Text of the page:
I’m going to post the last set of photos and stories from the summer cruising season, as our focus now shifts to our beloved Big Pine Key and our family and friends in the path of Hurricane Irma in Florida.  We’ve overdosed on news and storm tracking data, and now it’s the agonizing wait to find out what happens.  We need distractions because there’s nothing we can do from here.  Or there.

Some people think bears are scary.  I prefer them to hurricanes, and in fact I really like them and will go out of my way to be around them.  We traveled a long way up Seymour Canal to hang out with the brown bears at Pack Creek on Admiralty Island.  Admiralty has the highest concentration of brown bears in the world, and Pack Creek is a protected area run by Alaska Fish & Game partnering with the US Forest Service to manage access to a population of bears that have become habituated to having humans around.  It’s safer for the bears as well as the humans.  You need a permit to visit Pack Creek, and during the prime salmon season there’s a limit of 24 people there per day.  Most people arrive by float plane from Juneau, and many are brought by a guide.Pack Creek is a spartan operation – there are absolutely no facilities.  The “rest room” is a pile of rocks out on the spit, but they disappear at high tide.  There is a “clothesline” where you can tie your skiff or kayak when you go ashore, letting you pull your small boat into deeper water to deal with the changing tide and to make your boat less interesting to a curious bear.  Food brought ashore is kept in a locker buried and locked near the sand spit, and consumed at the tide line in a group. The rangers live on a nearby island when they’re off-duty.

We got permits for two consecutive days, and with no shelter from the rain we were glad we could anchor close by and zip home in the dinghy for lunch and a little break each day.  When we arrived it was raining pretty hard so we decided to hike the forest trail up to the observation tower first.  As the ranger on the beach said, “there are no bad days… just bad gear!”  (So true.)We had nice shelter from the rain in the tower, but we didn’t see much.  No beavers in the beaver pond, few salmon in the stream, and only one bear in the distance.  It’s still a pretty hike though!  We came back down to the beach and found better weather and a little more action out at the lower end of the stream.The tide was coming in, rousting a sow and her two cubs from their sandy resting spot at the mouth of the creek.  Several bears were napping by the water……including a couple of sows and one nursing two cubs.Things quickly got interesting when another bear took an interest in the sow and started to crash the party…Fortunately the interloper didn’t stay around long, but it was a little dicey for a few minutes there.After a while the bear action cooled off and we spent a long while just waiting and watching.  The kittiwakes provided constant entertainment as they chattered at each other and appeared to dance as they shuffled their feet in the shallows to stir up things to eat.Sometimes the bear action is exciting, and sometimes you just have to wait.  And wait.  But things can change at any moment.  One bear who seems particularly comfortable around humans meandered towards the gravel patch where the humans stay, and flopped down in the tall grass a few feet away to take a long nap.  We had to keep back a bit, though he didn’t seem to mind people talking in low voices.  Every once in a while he would stretch and re-position himself……or maybe he’s just waving at a pal.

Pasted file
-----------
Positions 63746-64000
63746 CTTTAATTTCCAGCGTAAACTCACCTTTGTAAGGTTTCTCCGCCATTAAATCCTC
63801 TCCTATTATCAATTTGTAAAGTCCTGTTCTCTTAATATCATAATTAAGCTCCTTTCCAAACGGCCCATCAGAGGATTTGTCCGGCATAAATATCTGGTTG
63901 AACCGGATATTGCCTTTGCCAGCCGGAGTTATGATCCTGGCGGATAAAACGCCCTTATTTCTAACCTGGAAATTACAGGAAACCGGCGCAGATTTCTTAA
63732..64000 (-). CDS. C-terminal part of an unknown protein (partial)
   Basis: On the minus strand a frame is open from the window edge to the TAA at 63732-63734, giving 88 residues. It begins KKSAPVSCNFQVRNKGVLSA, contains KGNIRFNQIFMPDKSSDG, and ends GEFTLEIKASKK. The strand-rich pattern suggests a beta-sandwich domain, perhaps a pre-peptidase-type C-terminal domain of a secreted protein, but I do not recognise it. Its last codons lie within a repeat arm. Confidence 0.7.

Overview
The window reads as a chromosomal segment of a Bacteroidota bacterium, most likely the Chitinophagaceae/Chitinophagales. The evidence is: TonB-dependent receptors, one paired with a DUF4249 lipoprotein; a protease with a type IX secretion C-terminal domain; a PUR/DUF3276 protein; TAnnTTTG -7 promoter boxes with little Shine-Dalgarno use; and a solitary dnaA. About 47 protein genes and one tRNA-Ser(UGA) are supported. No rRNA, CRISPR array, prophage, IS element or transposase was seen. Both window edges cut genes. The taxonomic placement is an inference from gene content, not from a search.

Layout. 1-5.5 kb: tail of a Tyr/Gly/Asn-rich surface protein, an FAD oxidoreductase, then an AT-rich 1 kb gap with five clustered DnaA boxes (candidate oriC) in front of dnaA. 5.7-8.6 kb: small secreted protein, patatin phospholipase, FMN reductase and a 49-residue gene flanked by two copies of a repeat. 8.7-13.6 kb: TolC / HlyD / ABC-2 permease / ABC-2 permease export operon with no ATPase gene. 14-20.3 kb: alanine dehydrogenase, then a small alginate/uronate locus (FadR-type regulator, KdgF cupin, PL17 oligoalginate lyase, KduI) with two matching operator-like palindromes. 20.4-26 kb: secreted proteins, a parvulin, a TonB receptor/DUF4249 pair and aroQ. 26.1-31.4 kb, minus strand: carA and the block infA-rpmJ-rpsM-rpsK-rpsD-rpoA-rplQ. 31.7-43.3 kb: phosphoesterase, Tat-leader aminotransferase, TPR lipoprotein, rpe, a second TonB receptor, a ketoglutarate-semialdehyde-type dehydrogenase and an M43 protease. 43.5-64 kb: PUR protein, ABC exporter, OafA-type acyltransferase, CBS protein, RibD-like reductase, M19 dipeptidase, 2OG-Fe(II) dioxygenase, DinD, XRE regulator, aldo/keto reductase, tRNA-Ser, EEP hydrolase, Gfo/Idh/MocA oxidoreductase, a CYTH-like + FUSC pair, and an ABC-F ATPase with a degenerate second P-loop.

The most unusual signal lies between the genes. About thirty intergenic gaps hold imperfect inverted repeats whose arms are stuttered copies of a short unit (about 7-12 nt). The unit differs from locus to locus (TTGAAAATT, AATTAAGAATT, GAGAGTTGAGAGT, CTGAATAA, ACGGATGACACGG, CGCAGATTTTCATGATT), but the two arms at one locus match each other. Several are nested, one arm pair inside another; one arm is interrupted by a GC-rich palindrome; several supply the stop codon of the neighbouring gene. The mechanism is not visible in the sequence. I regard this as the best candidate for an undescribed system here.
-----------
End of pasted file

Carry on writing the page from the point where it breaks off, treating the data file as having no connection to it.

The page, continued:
The second day we were returning to the stream after a lunch break, and we were walking along the tide line to get there.  As the shore curved around we spotted a sow and cub in the mud flats, digging for clams.  She was heading towards us so we moved up to the edge of the forest and squatted down to watch and wait for them to pass by.  She was teaching her cub to clam, sniffing and then gently turning over the mud to get them.  We could hear them crunching on the shells – awesome.We had a great time despite the fact that the pink salmon population in the stream was noticeably down this year, making the bears look for additional food sources.  The number of bears in the stream is much greater during the peak salmon run in July, but we still saw about 8 bears the first day and 18 the second.  We’re getting to know some of the bear guides from Juneau, and we made friends with the two rangers on duty.  We enjoyed talking with them so much that we invited them over for dinner.  They spend 10 day tours living in a wall tent (with propane heat), and they have to go to a separate tent some distance away to prepare their food.  Although they’re on an island nearby, bears are very good swimmers.  Between 12 hour days out in the rain and then all the hassle with preparing food and cleaning up carefully afterwards, a meal that someone else fixes is appreciated.The evening cleared and the clouds were beautiful as we wrapped up a great visit.  Thanks Lucas and Melissa!!We were nursing a leaking fresh water circulating pump on the port engine, so it was time to point the bow towards home so we could replace the pump.  It takes a couple of days to cover the miles back to Petersburg, and we stopped for the last night in Thomas Bay which was shaped by two glaciers – the Patterson and the Baird.The setting is beautiful and the view from the anchorage is dramatic.  We had glorious sunshine for our last day on the hook, and the contrast between the sunny day……and the same view the next morning was striking.  We cruised back home in the fog, though it lifted as we entered the narrows and approached the harbor.  It’s always good to be home – we miss our friends and our community here, but we also miss the wild places and the wildlife that make cruising so special.